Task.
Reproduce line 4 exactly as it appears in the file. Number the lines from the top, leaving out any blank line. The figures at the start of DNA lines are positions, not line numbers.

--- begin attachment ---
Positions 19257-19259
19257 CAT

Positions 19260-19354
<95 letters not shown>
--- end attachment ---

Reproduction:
<95 letters not shown>